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Sunday, 21 February 2016

The Current Cinema - Supercinephile Barrie Pattison discusses what's Right and wrong about Trumbo

TRUMBO, Directed by Jay Roach. With Bryan Cranston (Dalton Trumbo), Diane Lane (Mrs Trumbo), Helen Mirren (Hedda Hopper), John Goodman (Frank King). USA, 2015, 115 minutes)

I find it hard to believe that there’s a Hollywood feature movie about Dalton Trumbo playing ten minutes walk up the road.

When I was young we didn’t have proper role models like O.J. Simpson, Lance Armstrong or Oscar Pistorius. I had to settle for film makers. Now curiously my heroes are coming back as characters in movies - John Houseman and George Coulouris in Orson Welles & Me (Richard Linklater, USA, 2008), Orry George Kelly in Women He’s Undressed (Gillian Armstong, Australia, 2015) and Sam Wood (blink and you’ll miss him) in Trumbo. Actually Sam Wood was a more significant figure and a more interesting story than Dalton Trumbo, who scripted Kitty Foyle (USA, 1939) for him, but getting into that would require a talent more substantial than Jay Roach the director of Meet the Parents (USA, 2000) and the Austin Powers movies. That’s full bore Sidney Lumet material.

Trumbo is disturbing for the things it gets wrong. Dalton Trumbo was working for the
King Brothers long before Roman Holiday (William Wyler, USA, 1953). It would be nice to think that Frank King did see off the man from the IATSE by waving a baseball bat.  The Trumbos didn’t retreat to suburbia with a fink neighbor. They settled in Mexico City. The most off-putting material is in the depiction of Edward G. Robinson (Michael Stuhlbarg
excellent again) who has been composited with people like Sterling Hayden and Lee J.
Cobb to the historical figure’s discredit, though Stuhlbarg does get the film’s best line,
offering to sell another painting to fund them bribing the jury.

People like Stanley Kramer and Edward Lewis miss out any nod for their work in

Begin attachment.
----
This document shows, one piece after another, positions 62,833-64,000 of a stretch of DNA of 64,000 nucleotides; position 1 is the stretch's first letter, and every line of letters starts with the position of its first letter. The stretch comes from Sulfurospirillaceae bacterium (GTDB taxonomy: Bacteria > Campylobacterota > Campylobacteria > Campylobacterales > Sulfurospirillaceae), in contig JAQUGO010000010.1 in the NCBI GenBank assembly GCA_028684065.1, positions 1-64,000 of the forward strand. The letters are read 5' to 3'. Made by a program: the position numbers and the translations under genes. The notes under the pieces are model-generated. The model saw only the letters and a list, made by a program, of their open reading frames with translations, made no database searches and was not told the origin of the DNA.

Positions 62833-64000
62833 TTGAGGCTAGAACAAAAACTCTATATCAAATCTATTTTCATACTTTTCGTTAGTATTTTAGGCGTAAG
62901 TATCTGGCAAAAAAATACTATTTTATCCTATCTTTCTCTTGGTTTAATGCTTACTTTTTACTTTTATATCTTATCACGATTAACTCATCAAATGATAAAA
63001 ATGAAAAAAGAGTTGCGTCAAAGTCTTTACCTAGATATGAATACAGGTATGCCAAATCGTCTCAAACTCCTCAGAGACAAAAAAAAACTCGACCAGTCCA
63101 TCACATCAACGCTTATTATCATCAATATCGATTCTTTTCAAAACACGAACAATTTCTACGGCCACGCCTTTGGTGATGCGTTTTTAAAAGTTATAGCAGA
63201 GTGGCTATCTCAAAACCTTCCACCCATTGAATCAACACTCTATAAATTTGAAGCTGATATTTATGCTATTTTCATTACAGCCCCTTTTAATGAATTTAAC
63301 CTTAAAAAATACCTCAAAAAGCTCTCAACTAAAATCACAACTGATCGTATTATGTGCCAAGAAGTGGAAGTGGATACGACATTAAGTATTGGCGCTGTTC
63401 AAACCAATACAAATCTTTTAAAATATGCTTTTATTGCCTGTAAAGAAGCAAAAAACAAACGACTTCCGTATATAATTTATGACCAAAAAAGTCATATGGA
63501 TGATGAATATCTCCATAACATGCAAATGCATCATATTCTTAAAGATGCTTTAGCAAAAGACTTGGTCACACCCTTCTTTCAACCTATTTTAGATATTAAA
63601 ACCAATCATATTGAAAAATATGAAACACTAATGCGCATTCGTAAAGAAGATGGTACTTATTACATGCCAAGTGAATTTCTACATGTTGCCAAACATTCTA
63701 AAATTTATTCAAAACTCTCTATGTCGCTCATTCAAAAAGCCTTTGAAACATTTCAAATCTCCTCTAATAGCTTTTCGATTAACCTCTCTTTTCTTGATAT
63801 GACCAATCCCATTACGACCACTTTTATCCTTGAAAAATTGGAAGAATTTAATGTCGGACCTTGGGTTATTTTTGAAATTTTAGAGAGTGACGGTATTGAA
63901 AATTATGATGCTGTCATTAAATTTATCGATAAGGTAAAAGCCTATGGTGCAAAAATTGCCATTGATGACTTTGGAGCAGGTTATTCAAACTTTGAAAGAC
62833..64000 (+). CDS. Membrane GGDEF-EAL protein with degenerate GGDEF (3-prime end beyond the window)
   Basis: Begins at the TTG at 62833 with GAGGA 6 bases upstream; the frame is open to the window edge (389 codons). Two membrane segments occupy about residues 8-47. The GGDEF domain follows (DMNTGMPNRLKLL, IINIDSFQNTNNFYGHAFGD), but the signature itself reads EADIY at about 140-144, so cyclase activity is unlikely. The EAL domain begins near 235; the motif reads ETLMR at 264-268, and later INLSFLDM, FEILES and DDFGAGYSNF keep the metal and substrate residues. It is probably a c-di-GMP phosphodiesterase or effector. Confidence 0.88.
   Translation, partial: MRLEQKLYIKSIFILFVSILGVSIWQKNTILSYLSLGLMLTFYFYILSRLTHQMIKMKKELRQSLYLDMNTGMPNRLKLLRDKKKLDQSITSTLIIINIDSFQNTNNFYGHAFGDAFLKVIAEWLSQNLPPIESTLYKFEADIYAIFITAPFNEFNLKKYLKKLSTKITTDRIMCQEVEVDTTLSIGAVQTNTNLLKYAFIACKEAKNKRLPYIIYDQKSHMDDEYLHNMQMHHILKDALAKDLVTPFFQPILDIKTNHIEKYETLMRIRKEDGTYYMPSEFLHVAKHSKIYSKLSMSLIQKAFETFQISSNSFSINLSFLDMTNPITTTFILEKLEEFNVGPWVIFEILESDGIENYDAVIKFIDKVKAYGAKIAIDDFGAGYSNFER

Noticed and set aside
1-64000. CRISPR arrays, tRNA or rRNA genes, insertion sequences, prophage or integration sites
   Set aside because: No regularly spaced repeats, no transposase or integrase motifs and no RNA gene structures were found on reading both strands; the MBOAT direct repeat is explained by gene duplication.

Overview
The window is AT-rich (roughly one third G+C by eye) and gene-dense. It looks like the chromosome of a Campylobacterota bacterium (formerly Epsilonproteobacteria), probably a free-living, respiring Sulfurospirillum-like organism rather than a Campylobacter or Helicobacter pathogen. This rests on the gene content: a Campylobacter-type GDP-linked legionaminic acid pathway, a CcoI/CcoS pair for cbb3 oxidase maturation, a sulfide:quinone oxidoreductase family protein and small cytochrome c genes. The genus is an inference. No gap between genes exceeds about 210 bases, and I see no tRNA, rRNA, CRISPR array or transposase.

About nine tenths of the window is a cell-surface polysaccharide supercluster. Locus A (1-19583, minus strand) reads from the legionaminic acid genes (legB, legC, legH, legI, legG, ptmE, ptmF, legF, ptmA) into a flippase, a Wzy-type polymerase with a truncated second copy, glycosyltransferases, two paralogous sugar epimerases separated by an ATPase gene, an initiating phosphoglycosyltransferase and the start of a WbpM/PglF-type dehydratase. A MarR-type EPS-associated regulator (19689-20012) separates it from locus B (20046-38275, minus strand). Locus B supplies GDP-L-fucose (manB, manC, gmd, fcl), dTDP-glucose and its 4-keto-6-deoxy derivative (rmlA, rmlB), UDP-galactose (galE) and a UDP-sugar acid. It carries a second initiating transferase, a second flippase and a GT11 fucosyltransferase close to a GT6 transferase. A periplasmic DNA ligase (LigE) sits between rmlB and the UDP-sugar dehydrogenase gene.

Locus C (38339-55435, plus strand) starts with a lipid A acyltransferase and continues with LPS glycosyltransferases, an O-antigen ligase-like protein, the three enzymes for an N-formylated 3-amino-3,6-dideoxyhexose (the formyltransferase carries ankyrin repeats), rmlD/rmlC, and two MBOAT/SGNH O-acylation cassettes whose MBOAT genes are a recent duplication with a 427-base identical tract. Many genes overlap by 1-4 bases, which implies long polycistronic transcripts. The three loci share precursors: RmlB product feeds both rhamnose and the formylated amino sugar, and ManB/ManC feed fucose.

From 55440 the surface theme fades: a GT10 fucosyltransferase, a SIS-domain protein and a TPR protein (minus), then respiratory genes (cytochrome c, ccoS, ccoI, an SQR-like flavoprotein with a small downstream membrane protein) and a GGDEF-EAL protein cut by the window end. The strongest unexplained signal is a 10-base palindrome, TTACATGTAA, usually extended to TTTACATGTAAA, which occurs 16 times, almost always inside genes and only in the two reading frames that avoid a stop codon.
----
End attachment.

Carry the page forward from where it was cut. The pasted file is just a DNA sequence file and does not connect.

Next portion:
breaking the Hollywood blacklist. It is nice to see Cranston’s Trumbo playing the giant
egos of Kirk Douglas and Otto Preminger off against one another though. 

More unsettling is the film’s handling of Bryan Cranston’s Dalton Trumbo himself.
Inexplicably they omit any reference to “Johnny Got His Gun”, Trumbo’s pacifist
signature work as book, play and finally the self directed 1971 movie which all the
friends I shipped off to watch, in its one week, one theater London release, wanted to go
back and see again. That comes with the film’s side step on the acceptance and rejection
of Moscow directives, which had the real Dalton Trumbo suppressing that text at one

They do have Trumbo’s swimming pool socialist coming up against the reality of
Adewale Akinnioye Akbaje’s imprisoned black murderer. However the film’s one fully
shaded character is Helen Mirren as the odious Hedda Hopper. Her authoritative defiance
and decline is an arc that balances Trumbo’s triumph in a way that is more striking than
what is going on around it. I wonder whether the actress had any input into the scripting.

The film making is undistinguished, with just the odd flourish like Diane Lane meeting
Cranston at night on his release from the Kentucky prison. Technically the integration of
new footage into HUAC news coverage or Spartacus (Stanley Kubrick, USA, 1960) is impeccable. Performances are good enough and occasionally, as with Louis C.K., Mirren and Stuhlbarg, better than that.

Cranston’s reconciliation with Elle Fanning is genuinely touching and his watching TV
surrounded by the family who have suffered with him, when his name is read out at the
Oscars is worth a cheer.  Roach does ultimately sell his argument that the Red Scares of the fifties were a battle between freedom of expression and right wing bigots.

There are however so many other narratives that beg to be explored here - the relation
between ideology and serious (or indeed frivolous) art is one. How come films like Gun
(Joseph H Lewis, USA, 1950), The Gangster  (Gordon Wiles, USA, 1947) and Terror in a Texas Town (Joseph H Lewis, USA, 1958) which Dalton Trumbo wrote for cheap
jack production are so much better than multi million dollar spectaculars like A Guy Named
(Victor Fleming, USA, 1943) and Thirty Seconds Over Tokyo (Mervyn Le Roy, USA, 1944) made from his scripts? I don’t leave Sidney Lumet’s 
films feeling this frustration.

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